I spent 2 hours leaking during my GCSEs after school failed to provide tampons – my teacher told me to be more discreet
A 16-YEAR-OLD girl who leaked onto her chair during a two-hour exam was told to be “more discreet” rather than offering her toiletries.
Tilly, 16, from Cardiff, was only a few minutes into her 10th grade English test last year when she suddenly realized her period had started.
She and other students had been told that tampons and pads would be available in the restrooms.
But to her dismay, Tilly couldn’t find anything in the toilet at the exam site.
Instead, she spent the next two hours of her exam slumped in her chair and “not saying a word.”
Tilly’s panic over the situation meant she couldn’t focus on her important exam paper.
“I sat there for two hours, dripping in my own blood, with nothing to do. I was so uncomfortable I just couldn’t concentrate,” she said.
After this ordeal ended, Tilly let the other students leave the exam room before getting up, as she was too upset to leave the room.
She broke down with her principal, who chastised her instead of supporting her.
“He told me to be more discreet about it,” Tilly recalls.
The student went home early because she could no longer afford to stay in school afterwards.
Tilly’s school in Cardiff told it the BBC It was not possible to comment on the incident, but the accessibility of the products in the school had improved over the past year.
New data commissioned by a group of UK charities fighting period poverty – Irise, In Kind Direct, Cysters, Freedom4Girls and Bloody Good Period – shows more than one in ten schools are still not offering free period products.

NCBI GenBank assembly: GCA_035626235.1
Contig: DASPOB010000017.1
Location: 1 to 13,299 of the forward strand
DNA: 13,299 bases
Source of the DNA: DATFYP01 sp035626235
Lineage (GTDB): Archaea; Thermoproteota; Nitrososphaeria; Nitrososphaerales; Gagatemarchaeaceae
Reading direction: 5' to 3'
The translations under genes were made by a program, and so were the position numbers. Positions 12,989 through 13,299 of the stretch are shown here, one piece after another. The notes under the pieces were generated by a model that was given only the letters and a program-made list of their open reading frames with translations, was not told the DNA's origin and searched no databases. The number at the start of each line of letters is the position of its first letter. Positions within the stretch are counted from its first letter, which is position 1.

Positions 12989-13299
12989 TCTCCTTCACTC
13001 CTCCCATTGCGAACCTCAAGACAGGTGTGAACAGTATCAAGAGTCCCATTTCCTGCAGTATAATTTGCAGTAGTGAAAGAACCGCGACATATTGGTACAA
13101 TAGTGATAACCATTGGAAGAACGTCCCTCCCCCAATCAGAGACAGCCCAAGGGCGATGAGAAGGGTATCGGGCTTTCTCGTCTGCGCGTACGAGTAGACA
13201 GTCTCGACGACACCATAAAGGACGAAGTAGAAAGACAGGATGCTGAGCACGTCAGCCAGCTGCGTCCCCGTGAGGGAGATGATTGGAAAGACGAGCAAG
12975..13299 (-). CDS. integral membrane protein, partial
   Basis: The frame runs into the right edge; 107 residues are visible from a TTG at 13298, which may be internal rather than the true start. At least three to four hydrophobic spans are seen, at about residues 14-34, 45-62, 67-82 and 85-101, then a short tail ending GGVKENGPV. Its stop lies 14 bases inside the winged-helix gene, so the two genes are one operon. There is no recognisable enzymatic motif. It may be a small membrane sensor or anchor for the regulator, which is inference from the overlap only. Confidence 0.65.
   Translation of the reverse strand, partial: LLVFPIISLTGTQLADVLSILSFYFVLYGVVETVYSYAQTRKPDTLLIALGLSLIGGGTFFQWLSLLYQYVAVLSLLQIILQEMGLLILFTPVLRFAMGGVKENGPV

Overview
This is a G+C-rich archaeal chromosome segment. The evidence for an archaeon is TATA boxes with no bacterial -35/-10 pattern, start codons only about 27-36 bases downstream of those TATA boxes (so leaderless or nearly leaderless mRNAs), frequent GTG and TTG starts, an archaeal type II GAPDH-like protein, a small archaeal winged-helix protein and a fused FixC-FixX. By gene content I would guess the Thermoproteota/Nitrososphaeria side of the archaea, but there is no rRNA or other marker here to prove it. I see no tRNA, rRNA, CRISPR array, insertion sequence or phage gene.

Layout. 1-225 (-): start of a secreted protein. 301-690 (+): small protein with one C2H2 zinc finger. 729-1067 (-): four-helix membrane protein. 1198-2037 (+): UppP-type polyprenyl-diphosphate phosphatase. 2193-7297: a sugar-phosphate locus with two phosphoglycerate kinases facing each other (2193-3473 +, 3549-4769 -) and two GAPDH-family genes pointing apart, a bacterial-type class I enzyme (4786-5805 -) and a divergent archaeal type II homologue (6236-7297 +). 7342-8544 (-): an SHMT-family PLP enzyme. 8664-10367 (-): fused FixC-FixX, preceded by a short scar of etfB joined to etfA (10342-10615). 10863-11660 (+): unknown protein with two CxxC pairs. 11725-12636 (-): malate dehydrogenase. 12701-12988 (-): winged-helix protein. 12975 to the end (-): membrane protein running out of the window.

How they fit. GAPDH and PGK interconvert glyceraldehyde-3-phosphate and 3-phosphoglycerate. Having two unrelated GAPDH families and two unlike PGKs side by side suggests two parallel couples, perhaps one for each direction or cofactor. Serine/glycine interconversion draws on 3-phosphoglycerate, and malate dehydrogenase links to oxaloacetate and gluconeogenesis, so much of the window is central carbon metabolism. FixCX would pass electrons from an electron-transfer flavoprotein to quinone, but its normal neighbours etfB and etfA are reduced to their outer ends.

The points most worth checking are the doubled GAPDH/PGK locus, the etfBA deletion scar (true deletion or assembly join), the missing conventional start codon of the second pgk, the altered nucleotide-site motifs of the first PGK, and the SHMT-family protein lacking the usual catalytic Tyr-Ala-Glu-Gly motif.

Thirteen percent of girls said their school or college does not offer free menstrual products at all, according to the charities.
They showed that a third of young girls miss school because they lack supervision or access to period products.
Another 44 percent of girls are too embarrassed to ask for menstrual products at school, and a quarter (24 percent) were too embarrassed to notify a teacher when their period started, according to the charity group.
In February this year said the Welsh Government She wanted to achieve “time dignity” by 2027, improve access to products and reduce stigma.
It is committed to ensuring that free classroom time products are available at every school and college in the country.
The Scottish Government made history in 2018 by becoming the first in the world to make period products available free to schoolchildren, college students and students.
Meanwhile in England, ministers vowed to provide free menstrual products to all girls in state schools and colleges as part of the Period Products Scheme.
Emily Wilson, CEO of Irise International, said: “Despite political and budgetary commitments, more work is needed in UK schools to achieve the Government’s vision of ending poverty and shame for all by 2025.”
“Time-related poverty and shame are exacerbated by the cost-of-living crisis, leading to more young people feeling fear and outrage every month, thereby missing out on important education.”
“Young people are fed up with missing out on classes, sports and other opportunities because society doesn’t put their basic needs first. They are tired of being ashamed and are demanding their right to menstruate gracefully in British schools,” she said.
The charities have joined forces in the Every Period Counts campaign to:
- All UK schools to provide free classroom products to all who need them without shame.
- The UK Government has committed to a new action plan to end period poverty and shame in UK schools by 2025
- Politicians want to make the dignity of the era a right by legislating for it in England and Wales